Luke was a physician who, evidently, closely followed Jesus and His disciples during the time of Jesus’ ministry several years prior to His death by crucifixion. Luke wrote the gospel bearing his name, and he also wrote the book of Acts which recounts a history of the church, for several decades, following Jesus ascension. Luke begins the book of Acts by saying:
In my former book, Theophilus, I wrote about all that Jesus began to do and to teach until the day he was taken up to heaven, after giving instructions through the Holy Spirit to the apostles he had chosen. After his suffering, he presented himself to them and gave many convincing proofs that he was alive. He appeared to them over a period of forty days and spoke about the kingdom of God.
~ Acts 1:1-3 (NIV)
All four of the gospels give accounts of the post resurrection appearances of Jesus, which Luke calls “convincing proofs.” The gospel of John records one of these proofs in this exchange between the resurrected Jesus and Thomas, one of the disciples:
Now Thomas, one of the Twelve, called the Twin, was not with them when Jesus came. So the other disciples told him, “We have seen the Lord.” But he said to them, “Unless I see in his hands the mark of the nails, and place my finger into the mark of the nails, and place my hand into his side, I will never believe.”
Eight days later, his disciples were inside again, and Thomas was with them. Although the doors were locked, Jesus came and stood among them and said, “Peace be with you.” Then he said to Thomas, “Put your finger here, and see my hands; and put out your hand, and place it in my side. Do not disbelieve, but believe.” Thomas answered him, “My Lord and my God!” Jesus said to him, “Have you believed because you have seen me? Blessed are those who have not seen and yet have believed.”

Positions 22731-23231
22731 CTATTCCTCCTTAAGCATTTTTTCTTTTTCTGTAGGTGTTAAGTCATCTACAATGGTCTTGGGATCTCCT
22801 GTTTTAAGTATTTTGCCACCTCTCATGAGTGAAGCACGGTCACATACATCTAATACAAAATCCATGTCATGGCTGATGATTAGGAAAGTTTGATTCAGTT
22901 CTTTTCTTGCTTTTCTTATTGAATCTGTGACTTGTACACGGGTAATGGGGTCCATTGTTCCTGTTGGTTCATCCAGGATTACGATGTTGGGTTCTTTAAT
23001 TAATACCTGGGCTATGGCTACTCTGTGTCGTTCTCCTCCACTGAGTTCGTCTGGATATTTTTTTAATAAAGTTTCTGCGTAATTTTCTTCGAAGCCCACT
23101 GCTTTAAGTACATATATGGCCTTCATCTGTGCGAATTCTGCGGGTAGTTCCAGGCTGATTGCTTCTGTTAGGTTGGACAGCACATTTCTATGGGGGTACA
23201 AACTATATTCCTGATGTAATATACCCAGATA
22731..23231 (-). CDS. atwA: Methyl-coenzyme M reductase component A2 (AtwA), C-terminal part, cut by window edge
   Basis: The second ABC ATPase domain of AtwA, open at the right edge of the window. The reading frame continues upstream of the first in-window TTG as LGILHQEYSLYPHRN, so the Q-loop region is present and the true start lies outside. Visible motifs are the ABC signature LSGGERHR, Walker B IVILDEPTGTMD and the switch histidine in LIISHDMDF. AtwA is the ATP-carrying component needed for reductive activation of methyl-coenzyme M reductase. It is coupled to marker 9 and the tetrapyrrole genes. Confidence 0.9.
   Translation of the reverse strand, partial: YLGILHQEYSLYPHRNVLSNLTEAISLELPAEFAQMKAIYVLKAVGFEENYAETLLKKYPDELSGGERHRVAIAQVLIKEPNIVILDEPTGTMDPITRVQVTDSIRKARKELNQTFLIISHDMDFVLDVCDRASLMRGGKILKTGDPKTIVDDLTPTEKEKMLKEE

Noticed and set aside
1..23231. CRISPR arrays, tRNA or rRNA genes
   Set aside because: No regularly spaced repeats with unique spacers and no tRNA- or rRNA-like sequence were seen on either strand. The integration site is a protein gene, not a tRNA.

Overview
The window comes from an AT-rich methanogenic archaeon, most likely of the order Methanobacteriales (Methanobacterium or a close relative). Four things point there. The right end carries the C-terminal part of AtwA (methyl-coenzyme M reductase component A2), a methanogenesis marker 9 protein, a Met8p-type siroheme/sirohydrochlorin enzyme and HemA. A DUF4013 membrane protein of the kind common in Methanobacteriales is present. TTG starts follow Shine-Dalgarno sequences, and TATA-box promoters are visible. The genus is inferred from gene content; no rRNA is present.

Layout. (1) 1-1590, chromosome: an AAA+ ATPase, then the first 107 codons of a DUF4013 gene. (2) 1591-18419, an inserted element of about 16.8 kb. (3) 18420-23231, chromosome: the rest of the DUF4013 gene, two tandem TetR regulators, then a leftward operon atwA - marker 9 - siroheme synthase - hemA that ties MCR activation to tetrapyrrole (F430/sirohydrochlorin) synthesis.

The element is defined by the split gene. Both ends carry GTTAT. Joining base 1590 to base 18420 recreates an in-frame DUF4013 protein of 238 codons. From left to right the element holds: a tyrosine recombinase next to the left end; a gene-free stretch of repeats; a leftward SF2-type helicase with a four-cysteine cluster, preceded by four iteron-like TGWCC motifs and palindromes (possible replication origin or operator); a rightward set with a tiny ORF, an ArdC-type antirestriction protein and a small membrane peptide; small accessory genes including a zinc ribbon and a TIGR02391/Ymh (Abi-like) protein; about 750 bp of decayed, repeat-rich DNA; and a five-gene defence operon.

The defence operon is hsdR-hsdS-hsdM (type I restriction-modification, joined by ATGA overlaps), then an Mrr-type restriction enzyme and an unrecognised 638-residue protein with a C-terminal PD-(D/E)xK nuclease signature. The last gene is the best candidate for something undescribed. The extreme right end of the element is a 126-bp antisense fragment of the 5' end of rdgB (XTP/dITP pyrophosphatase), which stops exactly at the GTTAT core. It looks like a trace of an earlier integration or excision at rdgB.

~John 20:24-29 (ESV)
“Doubting Thomas” believed when Jesus graciously offered to him the “convincing proof” Thomas needed. Thomas gives testimony to the fact that he was convinced this really was the teacher whom he followed for more than three years, whom he witnessed being tortured, killed, and buried by proclaiming “My Lord and my God!” This is the essence of belief.
Saying Jesus is “God” is acknowledging that He’s more than a great moral teacher who did and said some noteworthy things. By calling Jesus “God” Thomas is putting Jesus in a completely separate category from the rest of the things and people in the world. As God, Jesus is the creator. Everyone and everything else is created. With the Father, Jesus is in a class all his own.
But Thomas also called Jesus “Lord.” It’s one thing to acknowledge God as God. Many people do that. But by calling Jesus “Lord,” Thomas is making a statement on how he intends to relate to Jesus. As Lord, he will allow Jesus to rule over his life. Lordship implies rulership. In John 14:15, Jesus told his disciples “If you love me, you will keep my commandments.” This is the essence of Lordship…doing what your Lord tells you to do. To state it in the negative, if you don’t do what your Lord tells you to do, then He’s really not your Lord. To summarize very simply:
Acknowledging Jesus as God means you know how Jesus relates to creation. Acknowledging Jesus as Lord means you know how Jesus relates to you.
Does your life reflect that Jesus is both your Lord and your God?